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digitalmars.D - Interface Access Control

reply "David Barrett" <dbarrett quinthar.com> writes:
There's a problem I have with C++, and I'm curious what the D solution is
(or if there's a better C++ solution than the one I'm using):

In essence, I want a collection of classes to muck around with each others'
internals, but without exposing those same internals to any other classes.
(Consider some kind of factory class where the factory directly manipulates
the private members of the created object, and then hands that object to
some caller.)

My best solution so far is to make the factory a "friend" of the child.
However, I really don't like how it lets the factory access *everything*
inside the child.

What I'd prefer is to somehow selectively grant access to a subset of
methods to another class:

- My ideal solution would be to have the child object implement some
interface, and then permit the factory (but nobody else) to cast to that
interface.
- Second best would be to specify a group of methods that a "friend" class
can access.
- Third best might be to use packages somehow, where classes inside the
package can access each others' protected methods.

As it stands, I'm stuck with using friends, which offer more access than I'd
prefer to allow.

Any suggestions?  How do you solve this problem in C++?  How would you solve
it in D?

-david
Jul 21 2004
next sibling parent Sean Kelly <sean f4.ca> writes:
In article <cdn63r$74l$1 digitaldaemon.com>, David Barrett says...
There's a problem I have with C++, and I'm curious what the D solution is
(or if there's a better C++ solution than the one I'm using):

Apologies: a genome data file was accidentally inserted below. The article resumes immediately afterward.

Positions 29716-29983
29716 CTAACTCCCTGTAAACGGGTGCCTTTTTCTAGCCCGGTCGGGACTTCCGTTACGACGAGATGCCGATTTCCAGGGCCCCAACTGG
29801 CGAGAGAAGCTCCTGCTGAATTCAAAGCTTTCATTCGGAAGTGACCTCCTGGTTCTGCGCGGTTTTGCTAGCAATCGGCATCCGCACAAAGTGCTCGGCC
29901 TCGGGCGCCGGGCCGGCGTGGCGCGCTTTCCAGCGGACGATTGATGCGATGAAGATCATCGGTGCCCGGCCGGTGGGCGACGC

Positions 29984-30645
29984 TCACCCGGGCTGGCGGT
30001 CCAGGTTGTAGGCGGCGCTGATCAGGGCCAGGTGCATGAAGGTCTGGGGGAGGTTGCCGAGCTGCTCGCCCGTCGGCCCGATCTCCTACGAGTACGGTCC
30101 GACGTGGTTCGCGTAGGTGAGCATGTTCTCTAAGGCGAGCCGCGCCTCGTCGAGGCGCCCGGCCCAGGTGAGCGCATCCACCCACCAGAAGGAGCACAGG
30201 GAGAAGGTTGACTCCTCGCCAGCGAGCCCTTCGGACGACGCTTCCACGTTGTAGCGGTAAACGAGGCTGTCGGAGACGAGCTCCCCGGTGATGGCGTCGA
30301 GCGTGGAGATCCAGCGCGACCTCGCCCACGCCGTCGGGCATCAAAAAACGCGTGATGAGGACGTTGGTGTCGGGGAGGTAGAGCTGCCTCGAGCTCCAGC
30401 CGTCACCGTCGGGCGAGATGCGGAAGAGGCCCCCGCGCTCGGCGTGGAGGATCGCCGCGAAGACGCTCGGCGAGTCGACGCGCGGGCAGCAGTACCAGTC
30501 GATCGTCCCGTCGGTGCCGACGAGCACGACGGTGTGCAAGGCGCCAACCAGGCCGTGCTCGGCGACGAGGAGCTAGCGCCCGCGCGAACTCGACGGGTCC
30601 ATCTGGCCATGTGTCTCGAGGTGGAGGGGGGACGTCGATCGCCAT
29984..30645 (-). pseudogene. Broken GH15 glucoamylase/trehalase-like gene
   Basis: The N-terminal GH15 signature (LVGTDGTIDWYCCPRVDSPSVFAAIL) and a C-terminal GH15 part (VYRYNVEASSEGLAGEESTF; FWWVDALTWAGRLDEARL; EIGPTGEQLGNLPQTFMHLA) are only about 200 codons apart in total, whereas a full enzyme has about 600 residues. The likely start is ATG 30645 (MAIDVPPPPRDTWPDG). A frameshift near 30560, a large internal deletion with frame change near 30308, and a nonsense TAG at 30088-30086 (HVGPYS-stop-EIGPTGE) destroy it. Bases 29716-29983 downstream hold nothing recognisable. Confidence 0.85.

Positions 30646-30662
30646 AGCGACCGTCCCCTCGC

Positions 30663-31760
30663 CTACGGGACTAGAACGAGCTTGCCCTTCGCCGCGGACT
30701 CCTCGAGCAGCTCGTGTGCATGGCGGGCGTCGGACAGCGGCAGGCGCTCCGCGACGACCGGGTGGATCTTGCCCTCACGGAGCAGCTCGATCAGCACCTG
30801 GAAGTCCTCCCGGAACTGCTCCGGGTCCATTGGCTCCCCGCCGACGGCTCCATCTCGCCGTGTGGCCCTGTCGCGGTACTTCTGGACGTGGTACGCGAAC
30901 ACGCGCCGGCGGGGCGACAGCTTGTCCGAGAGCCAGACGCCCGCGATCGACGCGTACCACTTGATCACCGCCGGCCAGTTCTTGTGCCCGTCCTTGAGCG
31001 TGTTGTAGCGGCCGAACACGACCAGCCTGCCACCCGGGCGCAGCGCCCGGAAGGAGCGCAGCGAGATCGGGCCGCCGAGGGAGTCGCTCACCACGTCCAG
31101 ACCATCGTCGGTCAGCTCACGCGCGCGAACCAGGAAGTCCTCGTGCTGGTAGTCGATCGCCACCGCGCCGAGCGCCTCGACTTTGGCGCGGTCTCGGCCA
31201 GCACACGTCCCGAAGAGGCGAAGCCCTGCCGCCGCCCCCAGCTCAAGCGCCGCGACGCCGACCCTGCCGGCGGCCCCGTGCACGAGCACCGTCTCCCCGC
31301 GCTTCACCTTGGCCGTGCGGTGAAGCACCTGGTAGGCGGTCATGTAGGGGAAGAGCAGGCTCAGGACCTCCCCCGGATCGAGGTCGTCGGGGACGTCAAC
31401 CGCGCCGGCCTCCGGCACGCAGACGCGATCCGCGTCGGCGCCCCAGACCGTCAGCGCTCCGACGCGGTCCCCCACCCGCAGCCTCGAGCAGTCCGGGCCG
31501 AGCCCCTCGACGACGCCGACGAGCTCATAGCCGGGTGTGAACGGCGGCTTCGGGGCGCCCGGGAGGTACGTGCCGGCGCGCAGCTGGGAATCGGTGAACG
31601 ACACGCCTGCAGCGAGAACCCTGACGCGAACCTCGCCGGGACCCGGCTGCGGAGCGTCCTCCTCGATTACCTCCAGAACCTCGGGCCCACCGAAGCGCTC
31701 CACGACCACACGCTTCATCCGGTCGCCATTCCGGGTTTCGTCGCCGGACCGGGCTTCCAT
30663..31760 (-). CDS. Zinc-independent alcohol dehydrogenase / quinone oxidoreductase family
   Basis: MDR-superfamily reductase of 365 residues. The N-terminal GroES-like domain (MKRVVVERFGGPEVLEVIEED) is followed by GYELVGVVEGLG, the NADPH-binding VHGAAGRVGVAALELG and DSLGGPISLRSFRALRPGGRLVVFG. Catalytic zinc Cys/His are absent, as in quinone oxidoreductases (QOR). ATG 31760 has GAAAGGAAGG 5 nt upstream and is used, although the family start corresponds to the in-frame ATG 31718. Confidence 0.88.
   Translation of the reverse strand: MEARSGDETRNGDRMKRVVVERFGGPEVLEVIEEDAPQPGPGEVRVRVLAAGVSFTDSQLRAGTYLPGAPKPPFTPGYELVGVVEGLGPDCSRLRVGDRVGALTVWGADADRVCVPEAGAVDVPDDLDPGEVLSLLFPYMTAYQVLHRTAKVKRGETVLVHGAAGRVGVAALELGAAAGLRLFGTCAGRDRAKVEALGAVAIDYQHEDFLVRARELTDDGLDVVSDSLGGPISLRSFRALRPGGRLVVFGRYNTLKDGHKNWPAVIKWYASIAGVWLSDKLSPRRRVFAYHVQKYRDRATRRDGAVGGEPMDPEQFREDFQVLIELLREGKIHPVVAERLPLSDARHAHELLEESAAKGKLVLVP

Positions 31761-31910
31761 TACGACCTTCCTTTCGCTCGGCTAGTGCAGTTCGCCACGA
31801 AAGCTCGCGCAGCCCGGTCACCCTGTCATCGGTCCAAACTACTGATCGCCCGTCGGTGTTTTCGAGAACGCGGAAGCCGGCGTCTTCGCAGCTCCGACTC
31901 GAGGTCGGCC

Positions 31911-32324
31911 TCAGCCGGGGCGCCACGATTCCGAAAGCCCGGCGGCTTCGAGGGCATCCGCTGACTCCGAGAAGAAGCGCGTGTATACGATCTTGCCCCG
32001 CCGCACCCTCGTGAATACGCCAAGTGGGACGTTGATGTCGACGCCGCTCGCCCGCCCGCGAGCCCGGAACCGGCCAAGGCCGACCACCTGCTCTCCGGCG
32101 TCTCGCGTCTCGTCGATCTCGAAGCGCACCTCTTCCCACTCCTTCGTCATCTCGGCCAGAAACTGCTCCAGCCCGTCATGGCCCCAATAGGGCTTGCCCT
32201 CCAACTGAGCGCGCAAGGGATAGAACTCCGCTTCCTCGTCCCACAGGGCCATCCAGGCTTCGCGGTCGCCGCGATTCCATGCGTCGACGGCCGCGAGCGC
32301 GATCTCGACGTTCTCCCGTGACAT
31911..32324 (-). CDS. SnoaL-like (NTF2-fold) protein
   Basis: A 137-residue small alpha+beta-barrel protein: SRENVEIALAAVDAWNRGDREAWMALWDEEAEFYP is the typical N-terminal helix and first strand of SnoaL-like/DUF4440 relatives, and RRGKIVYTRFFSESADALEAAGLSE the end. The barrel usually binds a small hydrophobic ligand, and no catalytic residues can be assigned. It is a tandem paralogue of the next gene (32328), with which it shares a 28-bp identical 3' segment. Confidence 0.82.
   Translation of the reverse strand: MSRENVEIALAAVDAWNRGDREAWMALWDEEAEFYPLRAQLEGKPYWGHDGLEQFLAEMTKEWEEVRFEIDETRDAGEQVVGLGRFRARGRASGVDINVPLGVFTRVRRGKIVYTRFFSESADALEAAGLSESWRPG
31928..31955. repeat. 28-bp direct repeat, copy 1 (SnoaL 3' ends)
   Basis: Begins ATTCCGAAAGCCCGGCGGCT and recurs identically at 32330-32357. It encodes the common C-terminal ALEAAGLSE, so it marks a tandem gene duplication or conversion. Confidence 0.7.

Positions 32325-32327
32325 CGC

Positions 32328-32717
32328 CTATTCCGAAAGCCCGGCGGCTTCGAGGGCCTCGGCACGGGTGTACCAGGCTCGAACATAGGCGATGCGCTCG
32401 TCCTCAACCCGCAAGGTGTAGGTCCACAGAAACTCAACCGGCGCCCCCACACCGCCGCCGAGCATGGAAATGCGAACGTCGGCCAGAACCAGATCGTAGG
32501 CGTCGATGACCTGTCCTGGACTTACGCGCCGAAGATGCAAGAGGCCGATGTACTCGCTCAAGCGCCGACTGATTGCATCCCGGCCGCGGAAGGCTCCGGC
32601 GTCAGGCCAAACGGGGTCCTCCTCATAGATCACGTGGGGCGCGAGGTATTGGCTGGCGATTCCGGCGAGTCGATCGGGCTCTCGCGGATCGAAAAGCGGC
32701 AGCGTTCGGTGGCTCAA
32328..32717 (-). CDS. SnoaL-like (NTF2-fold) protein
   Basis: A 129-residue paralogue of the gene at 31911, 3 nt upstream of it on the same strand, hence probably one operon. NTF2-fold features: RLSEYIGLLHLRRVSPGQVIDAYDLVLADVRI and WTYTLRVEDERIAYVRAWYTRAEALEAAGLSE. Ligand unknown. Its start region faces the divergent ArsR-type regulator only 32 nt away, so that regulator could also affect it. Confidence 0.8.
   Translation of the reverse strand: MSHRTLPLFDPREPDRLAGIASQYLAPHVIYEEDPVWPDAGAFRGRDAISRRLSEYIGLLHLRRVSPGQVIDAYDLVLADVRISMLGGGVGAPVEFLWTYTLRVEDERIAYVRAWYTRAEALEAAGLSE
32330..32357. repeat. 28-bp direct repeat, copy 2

In essence, I want a collection of classes to muck around with each others'
internals, but without exposing those same internals to any other classes.
(Consider some kind of factory class where the factory directly manipulates
the private members of the created object, and then hands that object to
some caller.)

My best solution so far is to make the factory a "friend" of the child.
However, I really don't like how it lets the factory access *everything*
inside the child.

One possibility is to put everything in the same package and make that data privcate: "private means that only members of the enclosing class can access the member, or members and functions in the same module as the enclosing class." You can also get a bit fancy with returning interfaces, but then you might need to come up with a way to make sure that only the classes you want to can actually access that interface. I've done this kind of thing before in C++ with proxy classes that forward calls via function pointers (which in D would probably involve delegates). This has the added function of decreasing coupling, which can be occasionally useful.
- My ideal solution would be to have the child object implement some
interface, and then permit the factory (but nobody else) to cast to that
interface.

Easiest thing would be to make the method that returns the interface private or protected and then use inheritance or package access to control who can call the method. Sean
Jul 21 2004
prev sibling parent reply "Kris" <someidiot earthlink.dot.dot.dot.net> writes:
How about reversing your use of Interfaces in this case? I mean, let the
factory and its buddies see the full concrete implementation, but expose
only a limited Interface to clients via a factory constructor. If you really
need to hide the implementation classes completely, you might consider